Climate change: ‘Steps needed to save Indus Delta from further damage’

Masood Lohar says the delta, which is hub of biodiversity, has been destroyed. PHOTO: FILE

Masood Lohar says the delta, which is hub of biodiversity, has been destroyed. PHOTO: FILE

KARACHI: The Indus Delta, which is the ‘nerve line of the Indus Valley’ and a hub of biodiversity, has been destroyed and immediate steps are required to control further damage.

Speaker Masood Lohar said this at the national consultation workshop organised by the United Nations Development Programme – Global Environment Facility’s Small Grant Programme (UNDP-GEF SGP) in Pakistan on Tuesday. Participants from across the country took part in the workshop, which was organised before the beginning of the programme’s phase 6.

The workshop, held at Marriot hotel, included members of partner community-based organisations, non-governmental organisations (NGOs), environmental experts and journalists. It was organised with the goal to discuss ideas linked to environmental sustainability and to equip the participants with the necessary knowledge. The UNDP-GEF SGP is a small grants programme that provides grants of around $25,000 to community-based organisations and local NGOs, in order to address the challenges faced by the environment.

The phase 6 of the programme will focus on three main themes, which are climate change, land degradation and biodiversity, said Lohar, who is the national coordinator of SGP. He said in this phase, they will focus on providing low carbon housing and cooking techniques.

The SGP presented low-cost and low carbon hazard-resisting bricks, which are said to be prepared using sand from the Thar desert. Lohar claimed that these bricks will help the houses to remain relatively cool, while the construction material will also be environment-friendly. He added that such bricks have already been used in certain projects, such as Indus Earth Trust.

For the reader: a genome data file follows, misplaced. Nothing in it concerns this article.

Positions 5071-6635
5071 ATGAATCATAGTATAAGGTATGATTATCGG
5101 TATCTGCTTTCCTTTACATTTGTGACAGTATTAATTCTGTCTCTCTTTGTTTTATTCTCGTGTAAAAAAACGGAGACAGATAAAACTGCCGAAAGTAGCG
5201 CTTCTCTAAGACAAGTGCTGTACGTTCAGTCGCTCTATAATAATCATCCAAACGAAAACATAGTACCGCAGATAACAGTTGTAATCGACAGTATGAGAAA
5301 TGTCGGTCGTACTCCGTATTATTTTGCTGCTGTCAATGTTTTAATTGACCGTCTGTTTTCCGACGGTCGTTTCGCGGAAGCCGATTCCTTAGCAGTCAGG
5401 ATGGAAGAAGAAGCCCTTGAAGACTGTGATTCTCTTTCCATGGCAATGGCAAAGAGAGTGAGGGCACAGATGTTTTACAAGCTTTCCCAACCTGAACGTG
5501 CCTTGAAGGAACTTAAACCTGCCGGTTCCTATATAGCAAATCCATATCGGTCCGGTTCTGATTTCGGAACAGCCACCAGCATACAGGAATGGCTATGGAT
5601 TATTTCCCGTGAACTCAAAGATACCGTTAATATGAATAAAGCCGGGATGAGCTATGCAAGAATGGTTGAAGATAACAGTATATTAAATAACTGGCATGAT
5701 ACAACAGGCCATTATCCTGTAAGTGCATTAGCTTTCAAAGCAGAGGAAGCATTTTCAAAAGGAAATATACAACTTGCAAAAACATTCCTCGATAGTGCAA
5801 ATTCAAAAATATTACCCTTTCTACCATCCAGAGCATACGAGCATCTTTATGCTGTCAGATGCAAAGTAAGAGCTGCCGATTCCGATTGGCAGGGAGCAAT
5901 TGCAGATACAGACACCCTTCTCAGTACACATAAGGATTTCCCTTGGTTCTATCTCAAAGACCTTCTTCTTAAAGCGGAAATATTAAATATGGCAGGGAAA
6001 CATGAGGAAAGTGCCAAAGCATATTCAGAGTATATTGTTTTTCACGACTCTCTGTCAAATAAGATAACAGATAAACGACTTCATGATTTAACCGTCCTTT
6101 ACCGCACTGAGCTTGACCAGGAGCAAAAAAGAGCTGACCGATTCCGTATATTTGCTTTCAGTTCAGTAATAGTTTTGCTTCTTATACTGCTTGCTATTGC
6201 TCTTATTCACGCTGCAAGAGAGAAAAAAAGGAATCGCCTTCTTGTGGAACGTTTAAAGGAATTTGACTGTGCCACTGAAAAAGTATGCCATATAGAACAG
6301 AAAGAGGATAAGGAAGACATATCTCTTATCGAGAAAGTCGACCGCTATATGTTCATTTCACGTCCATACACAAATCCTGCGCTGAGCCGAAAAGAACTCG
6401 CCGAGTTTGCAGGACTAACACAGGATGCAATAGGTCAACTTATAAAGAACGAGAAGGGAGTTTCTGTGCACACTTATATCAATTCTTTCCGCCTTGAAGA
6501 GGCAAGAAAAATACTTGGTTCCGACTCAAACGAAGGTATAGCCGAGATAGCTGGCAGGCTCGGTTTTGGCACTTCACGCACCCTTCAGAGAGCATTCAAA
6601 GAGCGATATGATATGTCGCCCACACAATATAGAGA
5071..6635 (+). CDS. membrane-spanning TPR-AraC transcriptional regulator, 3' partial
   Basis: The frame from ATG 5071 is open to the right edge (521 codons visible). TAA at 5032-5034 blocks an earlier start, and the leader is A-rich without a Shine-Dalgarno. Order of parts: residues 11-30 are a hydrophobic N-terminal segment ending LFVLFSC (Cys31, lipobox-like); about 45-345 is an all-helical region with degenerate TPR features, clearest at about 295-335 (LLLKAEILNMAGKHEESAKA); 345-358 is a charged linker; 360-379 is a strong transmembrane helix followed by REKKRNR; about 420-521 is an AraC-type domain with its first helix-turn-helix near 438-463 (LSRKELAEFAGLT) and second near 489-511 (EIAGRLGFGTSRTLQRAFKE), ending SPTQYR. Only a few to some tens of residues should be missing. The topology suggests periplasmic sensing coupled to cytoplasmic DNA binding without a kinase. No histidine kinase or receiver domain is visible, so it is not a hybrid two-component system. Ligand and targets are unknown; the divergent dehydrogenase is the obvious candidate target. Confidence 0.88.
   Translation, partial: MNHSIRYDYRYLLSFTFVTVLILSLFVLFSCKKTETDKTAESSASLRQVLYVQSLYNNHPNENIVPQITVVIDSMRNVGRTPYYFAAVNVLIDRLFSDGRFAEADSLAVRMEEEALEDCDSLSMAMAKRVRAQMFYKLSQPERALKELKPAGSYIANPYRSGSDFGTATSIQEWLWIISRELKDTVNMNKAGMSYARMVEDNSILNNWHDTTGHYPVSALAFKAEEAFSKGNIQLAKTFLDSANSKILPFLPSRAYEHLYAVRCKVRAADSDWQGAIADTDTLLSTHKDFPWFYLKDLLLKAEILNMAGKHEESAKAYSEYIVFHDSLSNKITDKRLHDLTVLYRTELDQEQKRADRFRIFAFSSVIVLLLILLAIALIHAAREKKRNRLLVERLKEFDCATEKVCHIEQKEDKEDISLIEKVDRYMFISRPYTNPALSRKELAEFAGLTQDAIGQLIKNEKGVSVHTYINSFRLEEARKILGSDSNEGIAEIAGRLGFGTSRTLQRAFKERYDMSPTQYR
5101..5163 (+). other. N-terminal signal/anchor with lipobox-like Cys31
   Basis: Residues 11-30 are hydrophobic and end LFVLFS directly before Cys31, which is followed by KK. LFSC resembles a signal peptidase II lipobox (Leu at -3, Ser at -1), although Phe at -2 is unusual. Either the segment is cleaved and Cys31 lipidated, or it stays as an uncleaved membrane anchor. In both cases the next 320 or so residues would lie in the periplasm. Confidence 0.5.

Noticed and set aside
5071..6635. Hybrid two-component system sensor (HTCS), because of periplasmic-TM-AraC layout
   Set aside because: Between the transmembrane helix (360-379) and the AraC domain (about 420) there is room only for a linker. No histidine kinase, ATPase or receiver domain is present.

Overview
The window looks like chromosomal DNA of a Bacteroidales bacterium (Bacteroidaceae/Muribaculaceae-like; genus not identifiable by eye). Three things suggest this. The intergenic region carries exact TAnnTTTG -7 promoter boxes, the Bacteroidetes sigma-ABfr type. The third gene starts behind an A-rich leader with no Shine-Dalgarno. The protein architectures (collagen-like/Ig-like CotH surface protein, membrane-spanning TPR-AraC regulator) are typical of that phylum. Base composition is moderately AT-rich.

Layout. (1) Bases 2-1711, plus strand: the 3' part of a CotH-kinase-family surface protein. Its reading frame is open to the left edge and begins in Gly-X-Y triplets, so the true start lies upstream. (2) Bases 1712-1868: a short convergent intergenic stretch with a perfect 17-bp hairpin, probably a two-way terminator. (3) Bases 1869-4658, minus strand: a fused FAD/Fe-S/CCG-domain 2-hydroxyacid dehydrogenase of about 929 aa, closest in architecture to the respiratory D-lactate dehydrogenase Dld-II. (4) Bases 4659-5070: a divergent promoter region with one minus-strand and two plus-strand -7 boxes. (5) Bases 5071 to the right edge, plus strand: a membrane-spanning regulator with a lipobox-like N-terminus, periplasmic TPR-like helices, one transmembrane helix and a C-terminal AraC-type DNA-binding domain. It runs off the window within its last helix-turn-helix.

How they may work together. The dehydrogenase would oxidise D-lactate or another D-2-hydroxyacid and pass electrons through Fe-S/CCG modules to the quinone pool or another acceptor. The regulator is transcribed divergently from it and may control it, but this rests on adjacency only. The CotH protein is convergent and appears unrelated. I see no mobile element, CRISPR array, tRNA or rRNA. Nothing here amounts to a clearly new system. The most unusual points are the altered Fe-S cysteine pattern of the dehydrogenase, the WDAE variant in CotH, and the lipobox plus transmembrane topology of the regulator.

The experts equipped them with technical and theoretical aspects and also apprised them about the situation of Indus Delta, which is in a state of dilapidation.

Hasan and Haider also conducted a group activity for the participants, engaging them in understanding problems and brainstorming solutions. During the activity, interesting ideas were presented to counter and mitigate the effects of climate change. These included using innovations and technology, such as geo-tagging and the use of mobile phones to educate the public. Developing a membrane to filter arsenic in groundwater and starting a campaign to stop the hunting of ibex were also presented as recommendations to show the work that can be done on individual level with the help of the SGP.

Climate change federal secretary Syed Abu Ahmad Akif pledged his support for all the initiatives being taken to counter the risks caused by climate change.

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